Sealed Mulvaney case shows rules for sealing court documents
Published February 2020
On the surface, a legal case with an appeal currently pending before the South Carolina Court of Appeals looks like a technical business case resulting from a real estate deal. But as originally reported by the Washington Post, the case involves White House acting chief of staff John Michael (“Mick”) Mulvaney.
This is not obvious from the name of the case, Indian Land Ventures, LLC v. Lancaster Collins Road, LLC. But what makes it even harder to discern Mulvaney’s involvement is that all of the documents in the trial are sealed.
Details of the case come from the Post, a post on the Credit Slips blog by Georgetown University law professor Adam Levitin and another blog post by UCLA law professor Eugene Volokh, who credited Levitin and wrote about the case on his own Volokh Conspiracy blog.
In 2007, Mulvaney formed a company to develop a strip mall in Indian Land, S.C. The company borrowed money to fund the development from a bank and from a company controlled by local businessman Charles Fonville, Sr. After the development plan failed, a new company—according to Fonville, also controlled by Mulvaney—was created which bought the mortgage from the bank, then moved to foreclose on that mortgage. The new company would then sell the property at foreclosure, leaving no assets to pay Fonville’s secondary mortgage.
Fonville’s company sued in the South Carolina Circuit Court in Lancaster County, alleging that the maneuvers were “fraudulent acts” made with the “intent to deceive,” and that they constituted a “breach of contract.”
The documents in virtually all cases in the state are available through the state courts’ online docket system. But while Fonville’s case is visible, none of the documents in the case are accessible: the case has apparently been sealed by the trial court. However, documents in the pending appeal are available, including some documents from the trial court proceedings.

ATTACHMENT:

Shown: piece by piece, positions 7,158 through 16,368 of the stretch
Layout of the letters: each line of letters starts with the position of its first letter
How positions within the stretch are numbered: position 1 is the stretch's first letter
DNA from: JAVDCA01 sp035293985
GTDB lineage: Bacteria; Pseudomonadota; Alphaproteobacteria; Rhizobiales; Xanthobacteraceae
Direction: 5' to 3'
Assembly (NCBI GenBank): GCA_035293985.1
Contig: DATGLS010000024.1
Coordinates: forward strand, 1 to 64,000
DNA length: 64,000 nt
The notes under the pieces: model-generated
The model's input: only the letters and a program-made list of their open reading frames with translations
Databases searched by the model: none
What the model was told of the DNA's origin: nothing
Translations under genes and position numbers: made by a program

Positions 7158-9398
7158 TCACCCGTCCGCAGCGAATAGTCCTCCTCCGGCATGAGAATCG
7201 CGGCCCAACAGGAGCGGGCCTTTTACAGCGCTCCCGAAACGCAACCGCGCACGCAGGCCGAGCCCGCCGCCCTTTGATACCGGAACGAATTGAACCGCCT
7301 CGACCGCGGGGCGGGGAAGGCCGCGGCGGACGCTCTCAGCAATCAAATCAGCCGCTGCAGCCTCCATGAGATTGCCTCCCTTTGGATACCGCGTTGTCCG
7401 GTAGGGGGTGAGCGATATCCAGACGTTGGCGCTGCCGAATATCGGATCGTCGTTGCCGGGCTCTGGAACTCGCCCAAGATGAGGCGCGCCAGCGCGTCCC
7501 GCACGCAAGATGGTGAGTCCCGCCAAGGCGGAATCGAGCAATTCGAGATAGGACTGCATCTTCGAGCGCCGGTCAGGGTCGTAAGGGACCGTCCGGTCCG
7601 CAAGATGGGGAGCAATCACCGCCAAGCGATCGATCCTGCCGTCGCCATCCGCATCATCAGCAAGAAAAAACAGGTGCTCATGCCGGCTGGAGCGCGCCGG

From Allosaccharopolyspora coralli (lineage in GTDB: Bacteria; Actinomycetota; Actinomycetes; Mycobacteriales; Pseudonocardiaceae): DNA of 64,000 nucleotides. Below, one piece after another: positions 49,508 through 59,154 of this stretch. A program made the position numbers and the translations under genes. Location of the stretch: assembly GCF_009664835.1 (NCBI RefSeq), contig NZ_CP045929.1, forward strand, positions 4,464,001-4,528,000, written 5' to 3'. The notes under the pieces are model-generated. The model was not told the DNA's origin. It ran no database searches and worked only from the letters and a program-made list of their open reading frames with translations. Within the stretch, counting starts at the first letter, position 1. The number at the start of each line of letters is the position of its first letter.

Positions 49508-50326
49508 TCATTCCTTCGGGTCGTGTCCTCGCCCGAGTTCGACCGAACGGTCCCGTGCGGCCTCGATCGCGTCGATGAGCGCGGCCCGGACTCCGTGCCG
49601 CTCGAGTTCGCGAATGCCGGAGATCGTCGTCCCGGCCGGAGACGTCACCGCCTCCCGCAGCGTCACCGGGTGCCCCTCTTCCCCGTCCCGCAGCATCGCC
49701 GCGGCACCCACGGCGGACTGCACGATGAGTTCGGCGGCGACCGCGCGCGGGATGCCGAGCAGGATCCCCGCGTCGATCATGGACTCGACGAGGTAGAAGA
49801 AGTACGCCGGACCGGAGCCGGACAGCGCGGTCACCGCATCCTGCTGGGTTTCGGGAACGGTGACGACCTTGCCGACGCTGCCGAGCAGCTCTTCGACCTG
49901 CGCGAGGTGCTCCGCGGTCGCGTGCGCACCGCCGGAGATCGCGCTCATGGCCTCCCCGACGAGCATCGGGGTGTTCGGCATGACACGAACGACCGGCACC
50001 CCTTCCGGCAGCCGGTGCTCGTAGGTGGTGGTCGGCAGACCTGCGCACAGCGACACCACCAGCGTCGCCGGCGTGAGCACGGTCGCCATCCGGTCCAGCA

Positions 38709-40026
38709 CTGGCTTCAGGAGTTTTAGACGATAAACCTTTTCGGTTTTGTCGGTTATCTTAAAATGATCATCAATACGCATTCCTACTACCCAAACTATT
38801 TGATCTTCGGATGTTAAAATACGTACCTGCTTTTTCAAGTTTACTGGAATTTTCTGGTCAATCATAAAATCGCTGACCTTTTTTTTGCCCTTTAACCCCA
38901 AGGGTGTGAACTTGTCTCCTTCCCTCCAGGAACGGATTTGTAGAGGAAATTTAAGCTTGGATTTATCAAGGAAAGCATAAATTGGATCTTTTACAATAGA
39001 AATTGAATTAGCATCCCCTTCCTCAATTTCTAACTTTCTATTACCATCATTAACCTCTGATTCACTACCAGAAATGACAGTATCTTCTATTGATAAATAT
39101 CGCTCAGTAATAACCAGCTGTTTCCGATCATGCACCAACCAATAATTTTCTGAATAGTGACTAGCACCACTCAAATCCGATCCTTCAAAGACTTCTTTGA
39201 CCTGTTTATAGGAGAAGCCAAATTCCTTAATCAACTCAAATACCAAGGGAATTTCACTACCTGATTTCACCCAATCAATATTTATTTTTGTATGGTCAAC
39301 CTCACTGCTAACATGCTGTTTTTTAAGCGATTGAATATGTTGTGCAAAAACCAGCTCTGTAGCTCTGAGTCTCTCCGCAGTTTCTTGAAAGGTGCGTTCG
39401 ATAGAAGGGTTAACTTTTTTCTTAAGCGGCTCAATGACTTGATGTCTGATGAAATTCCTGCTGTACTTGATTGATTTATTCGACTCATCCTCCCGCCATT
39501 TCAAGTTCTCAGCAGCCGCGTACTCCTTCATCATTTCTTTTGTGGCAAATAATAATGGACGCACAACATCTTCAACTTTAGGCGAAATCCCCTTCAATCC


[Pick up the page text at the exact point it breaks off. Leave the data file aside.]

From this partial record, it can be discerned that the trial court granted summary judgment to the new company on Nov. 12, 2019. Two days later, the company filed a notice of the lawsuit with the county clerk, as required for all actions effecting property ownership. On Nov. 22, Fonville filed a motion for the court to reconsider its ruling, which was denied on Nov. 26. Then, on Dec. 30, Fonville filed his appeal.
While the court’s order granting summary judgment is available through the case record in the appeals court’s online docket system, it is not available from the trial court. Levitin criticized this in his blog post, writing that “I’ve never seen an order deciding a foreclosure action that is under seal. It’s frankly ridiculous. This is a dodgy land deal, not a state secret.”
The United States Supreme Court has ruled that the First Amendment requires that criminal court proceedings must be open to the public except when absolutely necessary, and only if the closure is limited to what is absolutely necessary to further that interest. Many state and lower federal courts have extended this openness requirement to most civil cases.
In South Carolina, the state Supreme Court has ruled that openness of criminal and civil court proceedings is also required under the South Carolina Constitution, which provides that “[a]ll courts shall be public.” The South Carolina Supreme Court has also held that closing judicial records is subject to the same standard as closure of court proceedings: they can be closed only where “countervailing interests outweigh the public interests in access.”
Is it unclear whether the trial court hearing the Mulvaney land case made such a finding, since the order sealing the case is among the documents that are sealed. But it is troubling that a trial court would entirely seal a relatively routine case when a high-profile person is involved in that case.
Eric P. Robinson is an assistant professor at the USC School of Journalism and Mass Communication and is Of Counsel to Fenno Law in Charleston / Mount Pleasant, although any opinions are his own. He has worked in media law for more than 18 years and is admitted to legal practice in New York and New Jersey and before the U.S. Supreme Court. This column is for educational purposes only; it does not constitute legal advice.